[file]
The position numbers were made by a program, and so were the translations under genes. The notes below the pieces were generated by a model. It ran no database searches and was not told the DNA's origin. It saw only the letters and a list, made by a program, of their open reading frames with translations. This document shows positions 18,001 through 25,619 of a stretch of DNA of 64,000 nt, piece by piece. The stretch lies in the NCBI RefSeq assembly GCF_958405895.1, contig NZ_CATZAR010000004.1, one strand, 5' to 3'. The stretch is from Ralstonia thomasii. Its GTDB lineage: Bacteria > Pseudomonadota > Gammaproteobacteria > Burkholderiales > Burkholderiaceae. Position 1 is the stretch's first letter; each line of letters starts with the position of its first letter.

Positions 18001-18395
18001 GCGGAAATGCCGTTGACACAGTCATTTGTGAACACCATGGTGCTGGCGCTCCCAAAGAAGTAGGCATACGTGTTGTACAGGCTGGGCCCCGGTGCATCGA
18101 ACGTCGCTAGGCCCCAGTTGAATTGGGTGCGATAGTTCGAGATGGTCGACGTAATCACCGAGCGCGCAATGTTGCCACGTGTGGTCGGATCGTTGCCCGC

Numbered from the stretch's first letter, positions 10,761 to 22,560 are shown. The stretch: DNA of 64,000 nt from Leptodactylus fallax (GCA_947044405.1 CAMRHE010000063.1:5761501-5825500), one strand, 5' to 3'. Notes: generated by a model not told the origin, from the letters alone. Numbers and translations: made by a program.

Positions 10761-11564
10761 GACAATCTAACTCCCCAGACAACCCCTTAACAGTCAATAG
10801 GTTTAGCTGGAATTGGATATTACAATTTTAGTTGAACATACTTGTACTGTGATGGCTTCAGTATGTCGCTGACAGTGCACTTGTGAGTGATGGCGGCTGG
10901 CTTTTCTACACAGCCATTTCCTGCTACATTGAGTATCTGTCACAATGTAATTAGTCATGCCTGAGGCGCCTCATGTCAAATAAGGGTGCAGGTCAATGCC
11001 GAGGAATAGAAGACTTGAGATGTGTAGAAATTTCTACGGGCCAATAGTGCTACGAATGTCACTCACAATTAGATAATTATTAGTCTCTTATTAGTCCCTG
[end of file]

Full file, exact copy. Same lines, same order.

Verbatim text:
The position numbers were made by a program, and so were the translations under genes. The notes below the pieces were generated by a model. It ran no database searches and was not told the DNA's origin. It saw only the letters and a list, made by a program, of their open reading frames with translations. This document shows positions 18,001 through 25,619 of a stretch of DNA of 64,000 nt, piece by piece. The stretch lies in the NCBI RefSeq assembly GCF_958405895.1, contig NZ_CATZAR010000004.1, one strand, 5' to 3'. The stretch is from Ralstonia thomasii. Its GTDB lineage: Bacteria > Pseudomonadota > Gammaproteobacteria > Burkholderiales > Burkholderiaceae. Position 1 is the stretch's first letter; each line of letters starts with the position of its first letter.

Positions 18001-18395
18001 GCGGAAATGCCGTTGACACAGTCATTTGTGAACACCATGGTGCTGGCGCTCCCAAAGAAGTAGGCATACGTGTTGTACAGGCTGGGCCCCGGTGCATCGA
18101 ACGTCGCTAGGCCCCAGTTGAATTGGGTGCGATAGTTCGAGATGGTCGACGTAATCACCGAGCGCGCAATGTTGCCACGTGTGGTCGGATCGTTGCCCGC

Numbered from the stretch's first letter, positions 10,761 to 22,560 are shown. The stretch: DNA of 64,000 nt from Leptodactylus fallax (GCA_947044405.1 CAMRHE010000063.1:5761501-5825500), one strand, 5' to 3'. Notes: generated by a model not told the origin, from the letters alone. Numbers and translations: made by a program.

Positions 10761-11564
10761 GACAATCTAACTCCCCAGACAACCCCTTAACAGTCAATAG
10801 GTTTAGCTGGAATTGGATATTACAATTTTAGTTGAACATACTTGTACTGTGATGGCTTCAGTATGTCGCTGACAGTGCACTTGTGAGTGATGGCGGCTGG
10901 CTTTTCTACACAGCCATTTCCTGCTACATTGAGTATCTGTCACAATGTAATTAGTCATGCCTGAGGCGCCTCATGTCAAATAAGGGTGCAGGTCAATGCC
11001 GAGGAATAGAAGACTTGAGATGTGTAGAAATTTCTACGGGCCAATAGTGCTACGAATGTCACTCACAATTAGATAATTATTAGTCTCTTATTAGTCCCTG